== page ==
Following prayer and stirring remarks offered by Richard T. Greener, former dean of the Howard University Law School, the assemblage marched, single file, around the fort singing, “The Battle Hymn of the Republic” and “John Brown’s Body.” This inspirational morning was followed by an equally stirring afternoon as the Niagrites listened to Henrietta Leary Evans, whose brother and nephew had fought with Brown at Harpers Ferry; Lewis Douglass, son of Frederick Douglass; W.E.B. Du Bois, and Reverdy C. Ransom, pastor of the Charles Street African Methodist Episcopal Church in Boston. Ransom’s address was described by many as a masterpiece and, according to Benjamin Quarles in Allies for Freedom “was the most stirring single episode in the short life of the Niagara Movement.”
The second annual conference of the Niagara Movement concluded with an “Address to the Country.” Penned by Du Bois, this document was a five-point resolution demanding:
1. . . . we want full manhood suffrage, and we want it now, henceforth and forever.
2. We want discrimination in public accommodation to cease. Separation . . . is un-American, undemocratic, and silly.
3. We claim the right of freemen to walk, talk, and be with them who wish to be with us.
4. We want the laws enforced . . . against white as well as black.
5. We want our children educated . . . either the U.S. will destroy ignorance or ignorance will destroy the U.S.
The address also stated, “We will not be satisfied to take one jot or title less than our full manhood rights. We claim for ourselves every single right that belongs to a freeborn American, political, civil, and social; and until we get these rights we will never cease to protest and assail the ears of America. The battle we wage is not for ourselves alone but for all true Americans.” With thunderous applause the Harpers Ferry conference drew to a close. Years later, recalling this conference, Dr. W.E.B. Du Bois referred to it as “one of the greatest meetings that American Negroes ever held.”
The Niagara Movement continued until 1911. Various factors contributed to its demise. In 1911, Du Bois wrote to his colleagues advising them to join the new NAACP, which he had helped to form. Niagara, as an organization, ceased to exist, but its principles and ideals that evolved during its years continued to gain momentum into the 21st century as part of the NAACP.
The new organization declared itself against forced segregation. It stood for equal educational opportunities and complete enfranchisement of black Americans. It adopted tactics of agitation and court action to realize these goals. The organization’s major objective during its first half century of existence was to secure legislation and court decisions establishing equality for blacks in voting, civil rights, housing and education. It campaigned against all forms of private and public discrimination, especially in federal employment and military service.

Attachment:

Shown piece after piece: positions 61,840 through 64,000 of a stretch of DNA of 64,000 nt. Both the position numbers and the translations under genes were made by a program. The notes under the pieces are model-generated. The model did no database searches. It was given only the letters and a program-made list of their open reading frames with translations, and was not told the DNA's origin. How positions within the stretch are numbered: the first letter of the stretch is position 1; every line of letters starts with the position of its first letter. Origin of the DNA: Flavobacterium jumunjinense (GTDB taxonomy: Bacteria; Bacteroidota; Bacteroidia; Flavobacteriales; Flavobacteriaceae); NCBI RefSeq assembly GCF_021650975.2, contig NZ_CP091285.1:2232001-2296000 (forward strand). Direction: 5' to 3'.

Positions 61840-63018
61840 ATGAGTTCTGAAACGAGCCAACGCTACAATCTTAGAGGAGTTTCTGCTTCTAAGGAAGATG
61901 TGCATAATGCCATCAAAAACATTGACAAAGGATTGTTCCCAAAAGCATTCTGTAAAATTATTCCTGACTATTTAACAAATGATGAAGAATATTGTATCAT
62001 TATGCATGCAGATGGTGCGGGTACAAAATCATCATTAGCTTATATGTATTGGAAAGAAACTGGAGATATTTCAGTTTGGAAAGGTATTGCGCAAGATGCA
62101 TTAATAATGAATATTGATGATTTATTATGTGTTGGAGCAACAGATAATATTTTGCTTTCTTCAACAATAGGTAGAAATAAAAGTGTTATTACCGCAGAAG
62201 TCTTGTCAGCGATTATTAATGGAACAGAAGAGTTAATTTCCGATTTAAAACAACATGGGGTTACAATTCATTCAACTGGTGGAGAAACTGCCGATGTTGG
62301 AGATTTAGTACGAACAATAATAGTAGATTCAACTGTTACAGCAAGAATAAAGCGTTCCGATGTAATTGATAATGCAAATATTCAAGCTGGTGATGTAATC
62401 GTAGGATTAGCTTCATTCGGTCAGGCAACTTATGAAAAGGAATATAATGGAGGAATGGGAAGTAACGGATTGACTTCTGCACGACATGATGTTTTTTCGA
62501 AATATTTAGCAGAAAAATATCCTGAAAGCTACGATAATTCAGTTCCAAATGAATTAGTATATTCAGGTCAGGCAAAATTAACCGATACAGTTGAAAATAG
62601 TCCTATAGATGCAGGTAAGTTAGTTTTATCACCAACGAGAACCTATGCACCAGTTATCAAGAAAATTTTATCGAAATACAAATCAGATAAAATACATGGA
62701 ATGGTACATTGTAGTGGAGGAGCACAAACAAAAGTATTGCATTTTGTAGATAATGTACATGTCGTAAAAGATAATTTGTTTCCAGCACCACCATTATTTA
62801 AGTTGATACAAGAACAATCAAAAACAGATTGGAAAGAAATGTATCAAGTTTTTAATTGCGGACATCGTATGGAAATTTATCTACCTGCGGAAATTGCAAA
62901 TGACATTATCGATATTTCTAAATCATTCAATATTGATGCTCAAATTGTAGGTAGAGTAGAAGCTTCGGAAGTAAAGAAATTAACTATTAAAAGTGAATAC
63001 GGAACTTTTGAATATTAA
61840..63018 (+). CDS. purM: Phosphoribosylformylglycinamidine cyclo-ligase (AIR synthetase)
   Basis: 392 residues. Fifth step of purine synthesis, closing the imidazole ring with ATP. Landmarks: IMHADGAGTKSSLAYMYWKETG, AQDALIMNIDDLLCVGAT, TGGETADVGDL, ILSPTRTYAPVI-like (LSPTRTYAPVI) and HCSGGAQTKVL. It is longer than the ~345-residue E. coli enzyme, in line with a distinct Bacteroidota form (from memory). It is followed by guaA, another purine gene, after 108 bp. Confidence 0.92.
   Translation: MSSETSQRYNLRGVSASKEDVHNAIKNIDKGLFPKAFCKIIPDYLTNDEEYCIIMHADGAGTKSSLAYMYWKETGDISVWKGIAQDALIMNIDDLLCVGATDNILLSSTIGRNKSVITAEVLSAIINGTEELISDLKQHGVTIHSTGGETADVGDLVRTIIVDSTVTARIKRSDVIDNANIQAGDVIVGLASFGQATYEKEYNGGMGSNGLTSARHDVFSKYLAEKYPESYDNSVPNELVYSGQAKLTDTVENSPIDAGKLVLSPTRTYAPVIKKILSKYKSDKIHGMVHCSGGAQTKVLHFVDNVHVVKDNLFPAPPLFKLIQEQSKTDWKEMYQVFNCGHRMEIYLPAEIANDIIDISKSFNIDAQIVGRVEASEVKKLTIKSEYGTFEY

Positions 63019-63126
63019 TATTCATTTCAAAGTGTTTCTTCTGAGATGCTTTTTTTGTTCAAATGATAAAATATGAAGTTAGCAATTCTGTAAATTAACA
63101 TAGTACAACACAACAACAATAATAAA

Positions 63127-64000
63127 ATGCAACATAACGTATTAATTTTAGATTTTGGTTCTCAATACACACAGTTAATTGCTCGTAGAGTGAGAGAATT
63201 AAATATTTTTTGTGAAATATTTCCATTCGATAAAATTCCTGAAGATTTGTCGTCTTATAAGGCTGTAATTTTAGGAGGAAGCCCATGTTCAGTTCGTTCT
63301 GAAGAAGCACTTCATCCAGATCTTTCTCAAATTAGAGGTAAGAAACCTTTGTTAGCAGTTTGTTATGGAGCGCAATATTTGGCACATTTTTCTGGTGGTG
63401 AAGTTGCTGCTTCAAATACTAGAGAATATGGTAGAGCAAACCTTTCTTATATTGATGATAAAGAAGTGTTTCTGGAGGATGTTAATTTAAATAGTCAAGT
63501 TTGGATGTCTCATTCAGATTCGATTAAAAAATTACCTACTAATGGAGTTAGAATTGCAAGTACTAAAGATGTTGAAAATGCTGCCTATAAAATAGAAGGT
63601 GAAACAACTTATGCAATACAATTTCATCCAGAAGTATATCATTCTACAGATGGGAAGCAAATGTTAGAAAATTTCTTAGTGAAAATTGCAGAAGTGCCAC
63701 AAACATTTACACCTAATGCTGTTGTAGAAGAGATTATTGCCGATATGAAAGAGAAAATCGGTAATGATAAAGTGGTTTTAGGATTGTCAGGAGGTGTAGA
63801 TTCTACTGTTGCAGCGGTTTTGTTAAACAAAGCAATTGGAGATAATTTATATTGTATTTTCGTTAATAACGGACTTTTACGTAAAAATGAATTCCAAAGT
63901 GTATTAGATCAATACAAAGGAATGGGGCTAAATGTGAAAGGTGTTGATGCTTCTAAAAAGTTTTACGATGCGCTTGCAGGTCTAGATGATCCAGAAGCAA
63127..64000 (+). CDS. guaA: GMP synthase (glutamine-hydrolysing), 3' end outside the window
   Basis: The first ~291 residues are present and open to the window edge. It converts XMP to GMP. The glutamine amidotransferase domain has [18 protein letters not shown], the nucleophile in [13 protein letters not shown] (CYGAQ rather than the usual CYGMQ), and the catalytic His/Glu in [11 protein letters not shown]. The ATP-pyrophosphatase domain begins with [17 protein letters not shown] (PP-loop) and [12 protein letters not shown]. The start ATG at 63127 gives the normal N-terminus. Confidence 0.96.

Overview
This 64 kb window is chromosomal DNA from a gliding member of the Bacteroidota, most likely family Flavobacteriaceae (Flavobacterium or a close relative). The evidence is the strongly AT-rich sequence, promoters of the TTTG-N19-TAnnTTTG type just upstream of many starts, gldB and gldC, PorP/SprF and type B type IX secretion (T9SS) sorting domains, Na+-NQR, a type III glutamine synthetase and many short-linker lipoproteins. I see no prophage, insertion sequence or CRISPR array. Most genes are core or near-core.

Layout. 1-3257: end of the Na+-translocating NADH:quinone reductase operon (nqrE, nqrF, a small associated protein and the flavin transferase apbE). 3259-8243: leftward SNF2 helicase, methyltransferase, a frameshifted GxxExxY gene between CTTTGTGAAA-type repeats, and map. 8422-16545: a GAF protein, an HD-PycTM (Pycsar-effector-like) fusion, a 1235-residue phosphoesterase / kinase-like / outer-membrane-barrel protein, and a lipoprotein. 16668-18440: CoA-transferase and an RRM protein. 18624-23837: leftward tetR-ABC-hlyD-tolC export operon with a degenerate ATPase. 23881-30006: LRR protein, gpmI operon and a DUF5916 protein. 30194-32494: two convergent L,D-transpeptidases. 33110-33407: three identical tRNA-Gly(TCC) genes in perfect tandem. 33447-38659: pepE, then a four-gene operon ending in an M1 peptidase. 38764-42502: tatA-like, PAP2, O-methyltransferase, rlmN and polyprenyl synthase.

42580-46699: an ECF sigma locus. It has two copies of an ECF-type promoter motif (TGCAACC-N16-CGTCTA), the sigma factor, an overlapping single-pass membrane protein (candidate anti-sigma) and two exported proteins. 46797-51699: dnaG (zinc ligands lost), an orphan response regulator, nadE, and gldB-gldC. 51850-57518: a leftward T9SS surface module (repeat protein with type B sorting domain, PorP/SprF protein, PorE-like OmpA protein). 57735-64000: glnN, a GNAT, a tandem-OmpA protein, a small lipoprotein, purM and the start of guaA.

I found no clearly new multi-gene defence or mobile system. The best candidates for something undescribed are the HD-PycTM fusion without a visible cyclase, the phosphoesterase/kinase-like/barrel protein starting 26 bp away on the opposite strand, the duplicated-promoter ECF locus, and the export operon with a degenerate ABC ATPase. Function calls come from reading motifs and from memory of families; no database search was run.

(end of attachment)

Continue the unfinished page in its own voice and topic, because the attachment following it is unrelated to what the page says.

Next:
Max Barber was one of the founders of the Niagara Movement. He wrote about his experience at Harpers Ferry and the John Brown Fort.
I have heard men speak of the peculiar sensation, the thrill which comes to one as he stands in the shadow of some mighty structure or on a spot where some great deed was wrought that perceptibly advanced the world. Men have journeyed to the other side of the world to drink a draught of air that played around a Calvary, Trafalgar, or a Runnymede, and they have felt well paid for their trouble. I have known what it meant to mediate at Valley Forge, Queenstown, and Gettysburg. But I must confess that I had never yet felt as I felt at Harpers Ferry.
The armory engine house, which later became known as the John Brown Fort, is the structure in which Brown and his men took refuge during their failed attempt to capture Harpers Ferry. While John Brown’s raid had failed, his efforts were revered by abolitionists and he became a martyr in the fight against slavery.
In 1909, the College Trustees of Storer College voted to buy the John Brown Fort. Members of Storer College agreed to pay $900 which cleared Murphy’s purchase price and court costs. Dismantled in 1910, the structure was rebuilt near Lincoln Hall on campus grounds.
The fort remained at Storer College after it closed in 1955. In 1968, it was moved again, this time by the National Park Service. Unable to place the fort upon its original foundations, which are now under fourteen feet of fill on railroad property, the National Park Service relocated the fort to the former Arsenal Yard that Brown had briefly captured more than one hundred years before.
The John Brown Fort is a monument that has physically changed through its one-hundred-fifty- year existence. What has not changed significantly is how the fort has been accepted by a large portion of the African-American community. The John Brown Fort serves as one of the only few Civil War monuments claimed by African Americans. After the Civil War, the nation began constructing monuments, a testimony to moral reformation and the justification of the most violent epoch in U.S. history. Vernacular monuments were placed throughout the American landscape with uncontroversial inscriptions. They do not mention slavery or African Americans, and they generally justify the war as “the cause” or “state sovereignty.” The common soldier portrayed in these monuments is always understood to be white Anglo-Saxon.